x Abu Dhabi, UAETuesday 23 January 2018

Abdo Khan on the right path

The winner of the 2010 International Prize for Arabic Fiction talks about growing up in rural Saudi Arabia and his success as a novelist.

Abdo Khal received the 2010 International Prize for Arabic Fiction on Tuesday.
Abdo Khal received the 2010 International Prize for Arabic Fiction on Tuesday.

Perhaps Abdo Khal, the Saudi Arabian author whose satirical novel Spewing Sparks as Big as Castles won the third International Prize for Arabic Fiction on Tuesday night, was an unlikely candidate for the $50,000 (Dh184,000) award known as the Arabic Booker. His book tells the story of a Jeddah thug who gets sucked into the bullying and power plays of a local tycoon's palace. It was the bleakest and most insular story on the shortlist, a book of such unrelieved darkness that it left the BBC's correspondent at the award press conference spluttering at its lack of hope. Khal's response at the time was elegant: "The night is dark and full of secrets, and we have to disclose those secrets in our novels," he said. But, as he explains to me later via an interpreter, the style of his book shouldn't have come as any surprise.

"I wrote several novels, among which were Death Passes from Here and There is Nothing that Makes Me Joyful and Nobody in My Heart," he says cheerfully, "and in all these novels I was accused of being a dark writer. Spewing Sparks is nothing but a continuation of the same style." In fact, he says, it is his duty as a novelist to look into the shadows. "Any novel is nothing but an endeavour to take some shots of the reality the characters in the novel are living," he says. "The thing is, life is not happy."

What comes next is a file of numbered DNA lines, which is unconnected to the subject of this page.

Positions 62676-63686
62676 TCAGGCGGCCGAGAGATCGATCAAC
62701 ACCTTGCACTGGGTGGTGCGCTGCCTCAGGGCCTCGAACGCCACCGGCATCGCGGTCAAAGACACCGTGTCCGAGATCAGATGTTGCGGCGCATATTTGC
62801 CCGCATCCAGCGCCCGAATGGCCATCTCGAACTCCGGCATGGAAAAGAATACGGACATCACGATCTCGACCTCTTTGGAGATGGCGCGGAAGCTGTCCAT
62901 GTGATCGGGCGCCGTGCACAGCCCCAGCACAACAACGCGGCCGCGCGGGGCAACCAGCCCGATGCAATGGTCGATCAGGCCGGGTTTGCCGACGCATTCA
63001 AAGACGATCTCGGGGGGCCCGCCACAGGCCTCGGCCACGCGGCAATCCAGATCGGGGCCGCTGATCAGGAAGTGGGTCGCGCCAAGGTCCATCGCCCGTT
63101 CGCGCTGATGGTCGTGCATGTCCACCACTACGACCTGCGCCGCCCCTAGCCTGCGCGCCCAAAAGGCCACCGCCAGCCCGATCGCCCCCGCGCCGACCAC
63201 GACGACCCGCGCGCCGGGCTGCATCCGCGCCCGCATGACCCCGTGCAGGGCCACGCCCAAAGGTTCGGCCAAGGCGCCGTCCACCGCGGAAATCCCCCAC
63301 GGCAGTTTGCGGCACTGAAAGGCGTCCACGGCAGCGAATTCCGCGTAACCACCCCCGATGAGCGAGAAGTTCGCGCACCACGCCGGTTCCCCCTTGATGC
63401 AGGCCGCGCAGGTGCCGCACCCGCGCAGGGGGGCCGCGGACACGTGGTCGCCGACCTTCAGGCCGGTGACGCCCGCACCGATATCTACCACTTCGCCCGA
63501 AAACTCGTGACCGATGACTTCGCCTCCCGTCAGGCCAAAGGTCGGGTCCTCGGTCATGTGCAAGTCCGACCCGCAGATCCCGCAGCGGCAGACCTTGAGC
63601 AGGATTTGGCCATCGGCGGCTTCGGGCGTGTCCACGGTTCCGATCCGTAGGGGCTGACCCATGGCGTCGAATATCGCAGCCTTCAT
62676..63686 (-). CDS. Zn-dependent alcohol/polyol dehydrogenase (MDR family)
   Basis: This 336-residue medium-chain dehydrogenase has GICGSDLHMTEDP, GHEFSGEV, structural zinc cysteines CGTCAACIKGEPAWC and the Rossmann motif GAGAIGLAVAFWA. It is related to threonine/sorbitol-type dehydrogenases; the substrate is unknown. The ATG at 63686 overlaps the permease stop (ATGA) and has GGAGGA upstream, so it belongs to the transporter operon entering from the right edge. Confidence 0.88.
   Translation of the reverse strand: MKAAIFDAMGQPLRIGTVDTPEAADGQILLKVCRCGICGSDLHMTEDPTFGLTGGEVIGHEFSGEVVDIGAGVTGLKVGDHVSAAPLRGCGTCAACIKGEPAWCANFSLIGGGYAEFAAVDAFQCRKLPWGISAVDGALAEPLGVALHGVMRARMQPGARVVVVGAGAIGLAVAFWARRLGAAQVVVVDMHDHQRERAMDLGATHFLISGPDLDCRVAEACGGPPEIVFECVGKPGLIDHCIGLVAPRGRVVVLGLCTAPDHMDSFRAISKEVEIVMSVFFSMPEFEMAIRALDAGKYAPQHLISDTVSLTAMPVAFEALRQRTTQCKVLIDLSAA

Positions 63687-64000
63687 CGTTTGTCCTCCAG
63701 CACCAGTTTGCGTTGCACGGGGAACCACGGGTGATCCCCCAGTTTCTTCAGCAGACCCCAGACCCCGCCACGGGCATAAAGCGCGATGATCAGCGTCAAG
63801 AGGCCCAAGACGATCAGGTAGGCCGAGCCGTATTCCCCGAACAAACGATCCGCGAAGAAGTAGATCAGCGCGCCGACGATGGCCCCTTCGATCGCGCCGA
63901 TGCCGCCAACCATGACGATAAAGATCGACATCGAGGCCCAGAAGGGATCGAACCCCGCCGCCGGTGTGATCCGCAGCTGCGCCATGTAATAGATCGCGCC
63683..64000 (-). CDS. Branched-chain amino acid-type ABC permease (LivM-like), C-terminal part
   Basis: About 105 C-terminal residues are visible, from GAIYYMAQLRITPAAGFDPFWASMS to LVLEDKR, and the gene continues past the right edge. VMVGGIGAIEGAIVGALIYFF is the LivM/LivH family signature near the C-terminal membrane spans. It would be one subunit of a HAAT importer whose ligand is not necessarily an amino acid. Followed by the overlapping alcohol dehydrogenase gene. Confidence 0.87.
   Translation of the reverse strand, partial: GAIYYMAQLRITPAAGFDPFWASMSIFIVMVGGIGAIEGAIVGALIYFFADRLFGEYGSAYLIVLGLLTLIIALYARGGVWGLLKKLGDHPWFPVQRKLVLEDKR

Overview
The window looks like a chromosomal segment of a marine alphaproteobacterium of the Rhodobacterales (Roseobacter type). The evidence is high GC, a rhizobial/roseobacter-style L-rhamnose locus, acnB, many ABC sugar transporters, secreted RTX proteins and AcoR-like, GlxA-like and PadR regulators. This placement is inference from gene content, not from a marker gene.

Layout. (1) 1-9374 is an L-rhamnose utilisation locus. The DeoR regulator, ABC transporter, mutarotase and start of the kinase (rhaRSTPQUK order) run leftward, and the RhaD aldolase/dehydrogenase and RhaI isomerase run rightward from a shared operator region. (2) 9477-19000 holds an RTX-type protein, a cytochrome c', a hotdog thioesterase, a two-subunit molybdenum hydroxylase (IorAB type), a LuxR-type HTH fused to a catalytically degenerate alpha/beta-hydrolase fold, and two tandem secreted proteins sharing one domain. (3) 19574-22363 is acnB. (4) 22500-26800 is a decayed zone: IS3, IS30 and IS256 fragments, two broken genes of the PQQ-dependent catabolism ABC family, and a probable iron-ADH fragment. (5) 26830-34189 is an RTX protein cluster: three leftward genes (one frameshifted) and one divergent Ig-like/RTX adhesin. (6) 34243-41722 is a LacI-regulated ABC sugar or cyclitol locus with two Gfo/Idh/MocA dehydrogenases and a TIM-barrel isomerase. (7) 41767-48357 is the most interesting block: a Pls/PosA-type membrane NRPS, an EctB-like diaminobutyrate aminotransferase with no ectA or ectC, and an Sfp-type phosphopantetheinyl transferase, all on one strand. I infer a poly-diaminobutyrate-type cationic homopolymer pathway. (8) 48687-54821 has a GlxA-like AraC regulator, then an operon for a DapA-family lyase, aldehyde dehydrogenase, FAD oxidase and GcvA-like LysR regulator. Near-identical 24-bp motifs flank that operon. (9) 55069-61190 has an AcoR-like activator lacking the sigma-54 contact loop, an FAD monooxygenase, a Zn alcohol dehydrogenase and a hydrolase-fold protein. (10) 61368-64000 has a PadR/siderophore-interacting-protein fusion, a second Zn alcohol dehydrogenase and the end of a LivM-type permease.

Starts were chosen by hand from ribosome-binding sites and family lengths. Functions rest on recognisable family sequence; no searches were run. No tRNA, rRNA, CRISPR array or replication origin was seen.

These days, though, Khal's life seems pretty good. He writes for the Saudi newspaper Okaz and, despite being unavailable in the kingdom, his fiction has a growing following, sure to be increased by this prize. All of this strikes the author as being pretty unlikely, too. Growing up in a rural village in southern Saudi Arabia - "a village that people would not remember by any means," he says - he "wouldn't even have dreamed of becoming a simple carpenter", much less a prize-winning novelist. I ask him what he might have done instead.

"My mother wanted me to be a reader of the Quran, an imam," he says. "I wasn't successful in learning the Quran word by word, and therefore, unfortunately, it was not a fulfilled dream for my mum." His teachers suggested to his mother that, as a feeble student, he should train for a life as a manual labourer. "The shock was that, physically, I cannot bear any weight on my frail body," he laughs. Exasperated, Khal's mother decided he should become a carpenter, and the family moved from their village to Jeddah, where Khal enrolled in the university. To his mother's surprise, he managed to finish a course in political science. "I remember that once she sent me from Jeddah to my first teacher with a gift and a message that this donkey who was good at nothing has succeeded in finishing his university studies," he says.

Academic success briefly raised her hopes that her son might turn his life to something worthwhile - "that I might become an engineer, might become a lawyer". He disappointed her again, becoming a writer. "In Saudi it is women who tell stories," he explains. Indeed, his first piece of fiction to see print came out under a female pseudonym. His mother told him: "There you are, becoming a man, and suddenly you are a woman telling stories."

"When she died," he says, "I had the freedom to go along this path of writing stories." Will he remain free? The boldness of his fiction may derive from the fact that, he says, "there are no eyes supervising me". Obscurity inspired boldness. Now, of course, all eyes are on him. As he told the press conference: "I am maybe imprisoned by the Booker. Just give me the money and leave me alone." There's not much hope of that. elake@thenational.ae